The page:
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Wednesday, March 19, 2008

Poem of the Week: “‘When you see millions of the mouthless dead’” by Charles Hamilton Sorley

‘When you see millions of the mouthless dead’ by Charles Hamilton Sorley

When you see millions of the mouthless dead
Across your dreams in pale battalions go,
Say not soft things as other men have said,
That you'll remember. For you need not so.
Give them not praise. For, deaf, how should they know
It is not curses heaped on each gashed head?
Nor tears. Their blind eyes see not your tears flow.
Nor honour. It is easy to be dead.
Say only this, "They are dead." Then add thereto,
"Yet many a better one has died before."
Then, scanning all the o'ercrowded mass, should you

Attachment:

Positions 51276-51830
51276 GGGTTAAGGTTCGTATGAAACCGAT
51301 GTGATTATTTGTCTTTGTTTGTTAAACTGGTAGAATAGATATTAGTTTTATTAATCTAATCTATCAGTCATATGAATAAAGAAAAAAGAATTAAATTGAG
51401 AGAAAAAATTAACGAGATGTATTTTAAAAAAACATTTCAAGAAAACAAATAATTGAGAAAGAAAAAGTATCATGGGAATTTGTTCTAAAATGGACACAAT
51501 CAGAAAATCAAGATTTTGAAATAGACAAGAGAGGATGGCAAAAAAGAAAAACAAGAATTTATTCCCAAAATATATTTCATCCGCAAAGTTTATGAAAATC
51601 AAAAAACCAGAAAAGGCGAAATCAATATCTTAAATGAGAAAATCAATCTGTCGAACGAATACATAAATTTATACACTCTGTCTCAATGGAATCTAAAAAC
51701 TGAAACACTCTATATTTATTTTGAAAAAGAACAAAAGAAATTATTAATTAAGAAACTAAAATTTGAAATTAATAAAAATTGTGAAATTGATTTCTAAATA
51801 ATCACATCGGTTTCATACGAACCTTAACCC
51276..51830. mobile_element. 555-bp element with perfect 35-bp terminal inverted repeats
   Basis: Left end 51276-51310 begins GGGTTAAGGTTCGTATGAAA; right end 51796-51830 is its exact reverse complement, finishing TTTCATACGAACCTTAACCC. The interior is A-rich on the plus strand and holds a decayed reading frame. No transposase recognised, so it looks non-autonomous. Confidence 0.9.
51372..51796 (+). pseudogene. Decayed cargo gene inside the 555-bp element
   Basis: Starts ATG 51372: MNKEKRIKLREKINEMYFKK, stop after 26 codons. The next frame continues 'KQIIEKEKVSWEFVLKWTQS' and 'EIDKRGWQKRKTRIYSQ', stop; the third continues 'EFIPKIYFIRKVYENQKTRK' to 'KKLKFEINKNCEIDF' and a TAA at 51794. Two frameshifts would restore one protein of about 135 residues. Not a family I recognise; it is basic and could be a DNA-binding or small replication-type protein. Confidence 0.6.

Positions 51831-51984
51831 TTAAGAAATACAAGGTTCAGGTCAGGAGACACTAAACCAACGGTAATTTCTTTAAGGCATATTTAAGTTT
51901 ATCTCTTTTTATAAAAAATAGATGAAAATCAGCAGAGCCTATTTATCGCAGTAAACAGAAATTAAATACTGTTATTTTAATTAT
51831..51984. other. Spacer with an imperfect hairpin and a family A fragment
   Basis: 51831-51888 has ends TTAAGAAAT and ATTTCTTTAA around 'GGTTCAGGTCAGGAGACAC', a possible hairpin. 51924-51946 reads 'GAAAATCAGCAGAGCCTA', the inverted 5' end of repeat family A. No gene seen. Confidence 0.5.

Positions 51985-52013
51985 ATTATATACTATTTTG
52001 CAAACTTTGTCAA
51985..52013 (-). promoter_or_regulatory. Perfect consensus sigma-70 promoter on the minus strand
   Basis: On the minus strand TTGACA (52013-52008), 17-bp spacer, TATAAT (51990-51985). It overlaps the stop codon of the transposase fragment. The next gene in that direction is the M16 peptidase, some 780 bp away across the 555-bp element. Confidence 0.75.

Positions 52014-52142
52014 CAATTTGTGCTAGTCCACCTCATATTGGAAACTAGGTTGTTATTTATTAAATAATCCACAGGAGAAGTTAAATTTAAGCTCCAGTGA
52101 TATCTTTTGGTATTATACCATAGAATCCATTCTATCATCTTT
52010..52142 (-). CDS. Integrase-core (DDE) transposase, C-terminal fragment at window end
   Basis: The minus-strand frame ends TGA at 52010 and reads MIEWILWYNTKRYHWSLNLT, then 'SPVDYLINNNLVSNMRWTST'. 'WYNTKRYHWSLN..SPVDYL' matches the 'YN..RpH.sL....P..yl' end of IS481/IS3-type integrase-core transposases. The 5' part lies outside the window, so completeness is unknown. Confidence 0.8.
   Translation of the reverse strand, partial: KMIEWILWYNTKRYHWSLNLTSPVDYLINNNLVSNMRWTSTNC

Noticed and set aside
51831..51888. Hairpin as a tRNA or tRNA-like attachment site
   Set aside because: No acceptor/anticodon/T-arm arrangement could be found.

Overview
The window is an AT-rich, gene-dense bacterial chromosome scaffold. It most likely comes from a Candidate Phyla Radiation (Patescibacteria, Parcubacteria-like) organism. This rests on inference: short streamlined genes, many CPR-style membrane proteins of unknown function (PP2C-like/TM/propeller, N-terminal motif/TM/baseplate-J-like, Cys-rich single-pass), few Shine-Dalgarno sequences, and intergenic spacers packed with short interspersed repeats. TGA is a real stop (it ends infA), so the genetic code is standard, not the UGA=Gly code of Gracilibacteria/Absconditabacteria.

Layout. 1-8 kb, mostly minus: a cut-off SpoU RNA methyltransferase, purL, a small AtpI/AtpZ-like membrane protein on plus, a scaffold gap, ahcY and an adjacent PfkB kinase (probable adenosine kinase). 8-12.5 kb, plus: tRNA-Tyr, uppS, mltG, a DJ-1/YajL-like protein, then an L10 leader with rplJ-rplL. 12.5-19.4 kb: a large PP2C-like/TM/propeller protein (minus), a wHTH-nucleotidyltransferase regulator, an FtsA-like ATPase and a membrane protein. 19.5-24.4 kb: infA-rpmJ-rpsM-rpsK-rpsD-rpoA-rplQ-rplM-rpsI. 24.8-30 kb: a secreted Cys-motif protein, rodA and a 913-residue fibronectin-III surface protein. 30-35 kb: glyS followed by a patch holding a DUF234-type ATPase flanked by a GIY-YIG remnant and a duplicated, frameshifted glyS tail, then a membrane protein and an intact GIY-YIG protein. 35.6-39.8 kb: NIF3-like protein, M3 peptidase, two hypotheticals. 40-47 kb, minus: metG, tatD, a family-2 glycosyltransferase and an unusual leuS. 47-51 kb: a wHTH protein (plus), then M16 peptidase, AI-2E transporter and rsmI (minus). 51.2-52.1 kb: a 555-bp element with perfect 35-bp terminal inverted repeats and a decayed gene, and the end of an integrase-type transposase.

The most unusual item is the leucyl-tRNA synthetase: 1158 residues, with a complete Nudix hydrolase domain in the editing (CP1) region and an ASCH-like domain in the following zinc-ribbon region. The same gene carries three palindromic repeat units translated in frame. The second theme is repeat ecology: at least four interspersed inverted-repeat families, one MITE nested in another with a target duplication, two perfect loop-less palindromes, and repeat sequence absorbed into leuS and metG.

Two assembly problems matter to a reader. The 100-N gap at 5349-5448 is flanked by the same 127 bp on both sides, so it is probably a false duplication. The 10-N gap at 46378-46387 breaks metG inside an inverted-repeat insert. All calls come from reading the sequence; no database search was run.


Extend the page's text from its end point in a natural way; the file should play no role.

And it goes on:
Perceive one face that you loved heretofore,
It is a spook. None wears the face you knew.
Great death has made all his for evermore.

Charles Hamilton Sorley is not a well-known poet out of World War I, but he was considered very influential to other WWI poets like Siegfried Sassoon and Wilfred Own. Sorley was one of the first to show what life was really like in the trenches instead of the romanticizing that was going on when the war first started. The chilling thing about this poem is that it was found on his person when he was killed in 1915.

Charles Hamilton Sorley on wikipedia

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